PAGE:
al-Qa'bong

That Huey has a lot of stuff.

 

Anyway, the dominoes are tottering.

Thousands protest in Jordan

Quote:
Thousands of people in Jordan have taken to the streets in protests, demanding the country's prime minister step down, and the government curb rising prices, inflation and unemployment.

In the third consecutive Friday of protests, about 3,500 opposition activists from Jordan's main Islamist opposition group, trade unions and leftist organisations gathered in the capital, waving colourful banners reading: "Send the corrupt guys to court".

 

Ghislaine

The Al-Jazeera Engligh [url=http://english.aljazeera.net/watch_now/] live stream [/url] and [url=http://blogs.aljazeera.net/middle-east/2011/01/28/liveblog-egypts-protes... live blog [/url] are amazing to watch and read.

I just watched footage of tanks rolling through the streets of Cairo, with the soldiers waving Egyptian flags at the protesters.

Ghislaine

Current headline on Al-Jazeera "Protesters Form Human Shield to protect museum in Cairo from looting "

Catchfire Catchfire's picture

Israel's first response:

Quote:
"We believe that Egypt is going to overcome the current wave of demonstrations, but we have to look to the future," says the minister in the government of Prime Minister Benjamin Netanyahu. Israel enjoys diplomatic relations and security cooperation with both Egypt and Jordan, the only neighboring states that have signed treaties with the Jewish state. But while it may be more efficient to deal in with a strongman in Cairo - Mubarak has ruled for 30 years - and a king in Amman, democracies make better neighbors, "because democracies do not initiate wars," he says.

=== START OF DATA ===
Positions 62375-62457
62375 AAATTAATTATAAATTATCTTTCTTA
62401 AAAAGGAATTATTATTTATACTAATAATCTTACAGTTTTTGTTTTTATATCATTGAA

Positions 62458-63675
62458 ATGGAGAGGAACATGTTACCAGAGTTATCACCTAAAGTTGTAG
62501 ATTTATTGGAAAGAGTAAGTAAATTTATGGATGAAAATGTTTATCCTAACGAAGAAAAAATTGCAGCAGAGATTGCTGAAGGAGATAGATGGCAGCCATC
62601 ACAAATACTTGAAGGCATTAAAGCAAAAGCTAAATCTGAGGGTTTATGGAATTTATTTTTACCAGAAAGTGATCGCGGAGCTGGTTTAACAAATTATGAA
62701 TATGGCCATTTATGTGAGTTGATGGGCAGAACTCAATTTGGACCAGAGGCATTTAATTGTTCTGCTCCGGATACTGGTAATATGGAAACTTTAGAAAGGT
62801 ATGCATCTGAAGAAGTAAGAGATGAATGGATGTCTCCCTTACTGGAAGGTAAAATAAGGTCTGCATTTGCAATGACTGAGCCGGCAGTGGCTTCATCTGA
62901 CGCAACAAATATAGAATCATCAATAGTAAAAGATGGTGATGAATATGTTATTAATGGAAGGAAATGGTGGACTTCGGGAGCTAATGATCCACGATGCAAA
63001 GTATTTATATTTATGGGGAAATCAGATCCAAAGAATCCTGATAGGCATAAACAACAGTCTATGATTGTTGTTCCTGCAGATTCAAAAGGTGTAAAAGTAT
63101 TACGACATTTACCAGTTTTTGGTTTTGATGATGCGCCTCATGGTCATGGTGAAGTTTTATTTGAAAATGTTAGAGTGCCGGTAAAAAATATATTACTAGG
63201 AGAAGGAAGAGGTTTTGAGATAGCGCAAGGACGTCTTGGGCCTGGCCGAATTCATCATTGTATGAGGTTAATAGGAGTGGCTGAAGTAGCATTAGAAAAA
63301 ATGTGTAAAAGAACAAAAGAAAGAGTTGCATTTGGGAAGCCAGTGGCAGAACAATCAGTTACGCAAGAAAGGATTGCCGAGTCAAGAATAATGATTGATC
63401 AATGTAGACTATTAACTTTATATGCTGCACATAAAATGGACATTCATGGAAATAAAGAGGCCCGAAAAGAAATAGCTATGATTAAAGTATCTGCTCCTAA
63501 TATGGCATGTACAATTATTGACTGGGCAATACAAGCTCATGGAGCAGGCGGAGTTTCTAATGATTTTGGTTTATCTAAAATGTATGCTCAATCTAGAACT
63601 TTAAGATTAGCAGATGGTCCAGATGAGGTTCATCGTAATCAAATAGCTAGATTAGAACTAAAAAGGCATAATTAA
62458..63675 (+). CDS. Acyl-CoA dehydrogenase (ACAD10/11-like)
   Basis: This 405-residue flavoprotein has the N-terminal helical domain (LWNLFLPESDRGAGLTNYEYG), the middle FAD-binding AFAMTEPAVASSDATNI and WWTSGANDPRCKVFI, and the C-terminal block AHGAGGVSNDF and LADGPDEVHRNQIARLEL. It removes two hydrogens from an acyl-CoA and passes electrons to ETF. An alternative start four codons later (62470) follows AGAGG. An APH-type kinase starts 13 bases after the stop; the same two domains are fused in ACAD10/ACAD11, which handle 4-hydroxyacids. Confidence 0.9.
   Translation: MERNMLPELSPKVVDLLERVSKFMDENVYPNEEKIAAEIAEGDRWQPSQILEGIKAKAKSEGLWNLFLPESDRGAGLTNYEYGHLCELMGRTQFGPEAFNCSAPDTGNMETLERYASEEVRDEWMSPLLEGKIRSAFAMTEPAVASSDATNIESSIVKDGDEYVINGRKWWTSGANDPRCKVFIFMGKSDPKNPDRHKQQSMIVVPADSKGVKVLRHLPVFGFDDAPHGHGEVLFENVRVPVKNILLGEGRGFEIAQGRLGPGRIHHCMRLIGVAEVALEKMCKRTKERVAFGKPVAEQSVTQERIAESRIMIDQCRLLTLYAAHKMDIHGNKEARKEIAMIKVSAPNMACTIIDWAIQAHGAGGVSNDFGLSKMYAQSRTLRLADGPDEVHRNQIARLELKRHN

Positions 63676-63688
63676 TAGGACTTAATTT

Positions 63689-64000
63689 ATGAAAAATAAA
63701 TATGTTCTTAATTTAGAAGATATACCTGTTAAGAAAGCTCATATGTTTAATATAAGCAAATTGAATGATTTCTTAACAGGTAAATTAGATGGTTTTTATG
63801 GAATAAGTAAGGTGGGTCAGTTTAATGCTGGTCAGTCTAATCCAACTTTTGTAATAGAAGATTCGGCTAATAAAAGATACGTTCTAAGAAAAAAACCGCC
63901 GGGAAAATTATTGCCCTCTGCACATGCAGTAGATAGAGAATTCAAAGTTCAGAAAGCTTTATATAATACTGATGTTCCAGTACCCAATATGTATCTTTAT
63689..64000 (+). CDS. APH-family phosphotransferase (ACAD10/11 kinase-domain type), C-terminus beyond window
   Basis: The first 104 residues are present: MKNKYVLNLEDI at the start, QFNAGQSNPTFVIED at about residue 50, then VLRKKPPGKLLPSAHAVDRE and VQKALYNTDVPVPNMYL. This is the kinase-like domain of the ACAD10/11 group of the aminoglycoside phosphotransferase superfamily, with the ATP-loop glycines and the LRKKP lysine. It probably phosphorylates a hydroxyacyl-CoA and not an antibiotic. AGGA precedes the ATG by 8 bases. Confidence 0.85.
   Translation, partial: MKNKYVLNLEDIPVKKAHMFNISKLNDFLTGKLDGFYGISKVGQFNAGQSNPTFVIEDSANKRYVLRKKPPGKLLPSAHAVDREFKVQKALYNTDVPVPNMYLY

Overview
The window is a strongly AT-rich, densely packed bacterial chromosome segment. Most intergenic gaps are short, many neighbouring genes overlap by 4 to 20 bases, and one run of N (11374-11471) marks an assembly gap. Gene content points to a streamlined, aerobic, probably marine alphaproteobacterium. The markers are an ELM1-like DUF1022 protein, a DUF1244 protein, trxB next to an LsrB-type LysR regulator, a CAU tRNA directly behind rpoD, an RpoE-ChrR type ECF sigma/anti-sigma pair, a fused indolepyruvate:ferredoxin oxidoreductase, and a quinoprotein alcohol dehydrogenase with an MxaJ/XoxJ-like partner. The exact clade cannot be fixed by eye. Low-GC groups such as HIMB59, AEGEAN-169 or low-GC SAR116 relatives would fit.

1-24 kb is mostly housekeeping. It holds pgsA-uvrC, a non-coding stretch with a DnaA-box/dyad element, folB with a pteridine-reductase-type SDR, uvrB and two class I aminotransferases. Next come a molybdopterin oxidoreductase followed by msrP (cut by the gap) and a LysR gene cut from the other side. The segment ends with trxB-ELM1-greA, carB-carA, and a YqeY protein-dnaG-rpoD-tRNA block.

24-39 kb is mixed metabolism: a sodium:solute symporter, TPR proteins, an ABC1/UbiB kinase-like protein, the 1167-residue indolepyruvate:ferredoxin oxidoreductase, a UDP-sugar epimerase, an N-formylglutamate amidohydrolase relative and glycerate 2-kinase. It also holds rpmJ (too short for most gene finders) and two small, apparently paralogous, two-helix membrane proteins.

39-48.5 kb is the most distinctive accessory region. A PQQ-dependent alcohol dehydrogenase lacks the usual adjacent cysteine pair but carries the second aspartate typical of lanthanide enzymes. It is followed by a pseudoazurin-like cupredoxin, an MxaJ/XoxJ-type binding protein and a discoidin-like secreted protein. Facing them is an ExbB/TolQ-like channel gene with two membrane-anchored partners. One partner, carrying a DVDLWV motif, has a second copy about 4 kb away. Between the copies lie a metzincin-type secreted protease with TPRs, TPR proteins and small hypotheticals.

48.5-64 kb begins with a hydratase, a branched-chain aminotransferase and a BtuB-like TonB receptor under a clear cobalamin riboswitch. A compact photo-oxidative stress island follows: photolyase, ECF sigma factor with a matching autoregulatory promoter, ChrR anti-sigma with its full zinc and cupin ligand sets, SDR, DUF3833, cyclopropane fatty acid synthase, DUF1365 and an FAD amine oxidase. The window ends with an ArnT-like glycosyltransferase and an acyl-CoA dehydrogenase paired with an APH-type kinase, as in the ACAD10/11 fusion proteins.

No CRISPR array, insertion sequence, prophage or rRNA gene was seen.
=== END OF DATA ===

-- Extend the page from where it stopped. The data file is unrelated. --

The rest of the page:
"Having said that, I'm not sure the time is right for the Arab region to go through the democratic process."

NDPP

Egypt Rising: Washington Dithers As Its Factotum Faces Downfall

http://www.chris-floyd.com/component/content/article/1-latest-news/2080-...

"Astounding things are happening in Egypt...Well 'the west' has spoken out. And it has declared that the Egyptian dictator is not a dictator, even when he is killing and beating his people in the streets.."

Ripple

http://www.aljazeera.net/news - Police and the military are reported to have "surrendered" to the protesters in Alexandria, rumours are that Mubarak's son has fled to London, and the defense minister is on his way to Washington to ask for help.

Fidel

[url=http://www.globalresearch.ca/index.php?context=va&aid=22991]New York Times: "Democracy is Bad for US Foreign Policy"[/url]

Once they have their dictator/stooge in place, aid money for "democracy" promotion is scaled back and US funding to the oppressive government's military is increased.

Boom Boom Boom Boom's picture

Just heard on both CBC and CNN: "We are expecting very dramatic news out of Egypt in the next two hours".

Boom Boom Boom Boom's picture

Mubarak just spoke - he has the govt to resign - apparently so he can appoint a new one.

Boom Boom Boom Boom's picture

I think Mubarak is finished - protestors are laughing at his speech.

Fidel

Glorious! When the 99% proletariat realize we outnumber them by a lopsided margin, there will be a changing of the guard.

al-Qa'bong

Who the hell wants another guard?

Boom Boom Boom Boom's picture

Obama just spoke - hopeful that Mubarak can usher in a new age of democracy. ::)

al-Qa'bong

This is scrolling across the top of the Al Jazeera site right now: